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Southern Inyo County builds a responder crew

Billy Eichenbaum moves with a bit of a hitch in his gait. At 60, he finds it hard sometimes to climb in and out of a high vehicle, to bend and to lift heavy things. But after years of sleeping with one ear tuned to his hand-held radio, he finds it almost easy to wake in the black of night and don the superhero suit that turns an ordinary person into an emergency responder.

Eichenbaum is nearly twice as old as the average American Emergency Medical Technician and, as a volunteer, is certainly far less well paid. Yet he stands in the gap between life and death out there in the lonesome stretch of desert between Death Valley and Pahrump known as Southeast Inyo County.

He is not alone, though he has been in the past. Two years ago, when he was the lone EMT on SIFPD’s roster, Eichenbaum stood on call 24/7 until more responders could be trained. His dedication to service in a time of extreme need won him Inyo County’s EMT of the Year award.

Since then, the Southern Inyo Fire Protection District, headquartered in Tecopa and covering over a thousand miles of territory, has cobbled together a stalwart crew, one volunteer at a time.

Last week, when two crew members graduated from EMT boot camp, the SIFPD had reason to celebrate.

Angie Sinohui has never liked books and tests, but she spent the last six years studying, learning, serving on the job and certifying to become first a Firefighter I and now an EMT — all while working a full-time job to pay the bills.

At 31, Sinohui is the youngest member of the crew and the only member to currently hold both certificates. Until last year, when retired pediatrician Judy Palmer, 71, completed EMT boot camp, Sinohui was also the only female.

Sinohui and Palmer are joined by Lara Murray, an RN at Pahrump’s Desert View Hospital, who pilots a paraglider over Tecopa in her spare time. Thanks to a grant from Inyo County’s Emergency Medical Care Committee, Sinohui and Murray completed a two-week EMT intensive training at Unitek in Freso, Calif.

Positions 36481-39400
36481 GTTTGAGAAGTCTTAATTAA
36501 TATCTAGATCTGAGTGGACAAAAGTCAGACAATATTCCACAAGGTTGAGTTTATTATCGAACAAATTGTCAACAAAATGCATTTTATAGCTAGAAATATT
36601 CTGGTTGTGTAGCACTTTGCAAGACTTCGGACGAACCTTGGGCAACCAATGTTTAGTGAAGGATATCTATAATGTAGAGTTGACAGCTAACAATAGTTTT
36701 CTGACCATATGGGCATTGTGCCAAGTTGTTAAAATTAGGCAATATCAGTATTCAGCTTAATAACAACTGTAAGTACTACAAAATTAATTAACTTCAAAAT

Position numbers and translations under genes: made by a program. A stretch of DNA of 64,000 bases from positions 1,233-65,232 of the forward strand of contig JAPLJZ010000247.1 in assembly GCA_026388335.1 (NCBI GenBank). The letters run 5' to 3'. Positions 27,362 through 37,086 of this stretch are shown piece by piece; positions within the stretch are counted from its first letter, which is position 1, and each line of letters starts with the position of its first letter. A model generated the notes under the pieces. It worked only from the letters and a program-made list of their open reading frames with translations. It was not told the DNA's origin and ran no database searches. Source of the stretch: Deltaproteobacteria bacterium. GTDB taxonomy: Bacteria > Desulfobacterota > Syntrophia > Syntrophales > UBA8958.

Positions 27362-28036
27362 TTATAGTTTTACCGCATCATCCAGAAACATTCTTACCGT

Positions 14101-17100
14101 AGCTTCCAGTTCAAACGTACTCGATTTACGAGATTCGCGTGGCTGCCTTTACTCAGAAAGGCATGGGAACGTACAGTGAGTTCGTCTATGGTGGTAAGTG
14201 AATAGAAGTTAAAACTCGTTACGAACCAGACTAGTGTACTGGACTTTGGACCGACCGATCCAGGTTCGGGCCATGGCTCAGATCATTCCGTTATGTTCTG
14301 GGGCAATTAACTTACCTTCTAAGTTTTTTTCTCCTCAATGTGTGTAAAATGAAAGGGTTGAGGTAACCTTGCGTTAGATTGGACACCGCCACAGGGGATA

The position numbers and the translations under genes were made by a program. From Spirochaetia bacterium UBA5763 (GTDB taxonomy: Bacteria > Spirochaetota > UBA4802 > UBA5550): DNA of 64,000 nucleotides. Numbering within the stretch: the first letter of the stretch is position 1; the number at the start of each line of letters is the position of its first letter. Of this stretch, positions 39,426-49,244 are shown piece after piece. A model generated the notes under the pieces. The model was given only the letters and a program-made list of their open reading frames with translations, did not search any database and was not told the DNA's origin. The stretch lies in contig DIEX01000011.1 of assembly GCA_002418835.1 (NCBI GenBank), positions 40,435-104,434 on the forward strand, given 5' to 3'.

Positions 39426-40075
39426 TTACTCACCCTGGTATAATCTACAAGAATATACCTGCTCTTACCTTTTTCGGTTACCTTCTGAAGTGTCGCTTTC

The crew serves under Fire Chief Larry Levy, who has been with SIFPD in one capacity or other since its official inception and knows its history inside and out. He pores over codes, laws and long cold paper trails searching for any funding source the District may have missed. He also doubles as the mechanic, making miracles of the castoff vehicles handed down by more prosperous departments.

SIFPD’s operations base is held together by EMT and Admin Chief Carl Dennet, an ex-marine veteran of Vietnam who finds himself fighting the mystifying tangles of paperwork required to keep an emergency response unit going.

The fire response team includes Firefighter II Rob Zmuda, who in his spare time, collects, crushes and redeems cans and bottles for the Auxiliary recycling program in an effort to raise money for updated protective gear; Captain Danny MacBrohn, one of the longest-serving members of the crew and a veteran of at least two Amargosa Canyon wildfires; and Gary Barkley, who represents the outpost of Charleston View.

The average age of an SIFPD EMT is 52. The average age of a firefighter here is 48. The average age of the vehicles used in service is 27. The District has two part-time, paid staff members who generally put in about twice as much work as they get paid for, and each volunteer receives a tiny call out stipend.

The SIFPD crew watches over every family who sleeps peacefully while ragged wiring sags under their old mobile homes, every elder who wakes in the night with chest pains, every tired driver who overcompensates in a curve and rolls out into the desert, every injured child, every drunk driver, every traveler who is far from home.

There isn’t always a lot they can offer. But last year Eichenbaum and Dennett completed training in Lone Pine, Calif., and at Desert View Hospital to become Advanced EMTs and push the odds even higher of saving a life.

Like any small, volunteer department, SIFPD struggles to pay the bills. Unlike many other departments, the District is funded solely by a local tax initiative that allowed for no cost of living increase. With tax revenues diminished by conservancy land transfers, the District operates at bare bones. Its staff and crew are always working, studying, training, selling raffle tickets, planning fundraisers, collecting cans to keep the vehicles rolling, to keep the doors open.

Oct. 26 marks the sixth annual Firefighters Bazaar fundraising event at the Tecopa Hot Springs Resort, including a flea market and crafts area, Indian tacos, food, music and in the evening fire dancing by Pyro Sagas and music by Pablo Tecopa and the Dusty Butter Band. Raffle tickets are on sale now for a beautiful quilt and a variety of travel and adventure packages.

The event starts at 10 a.m.

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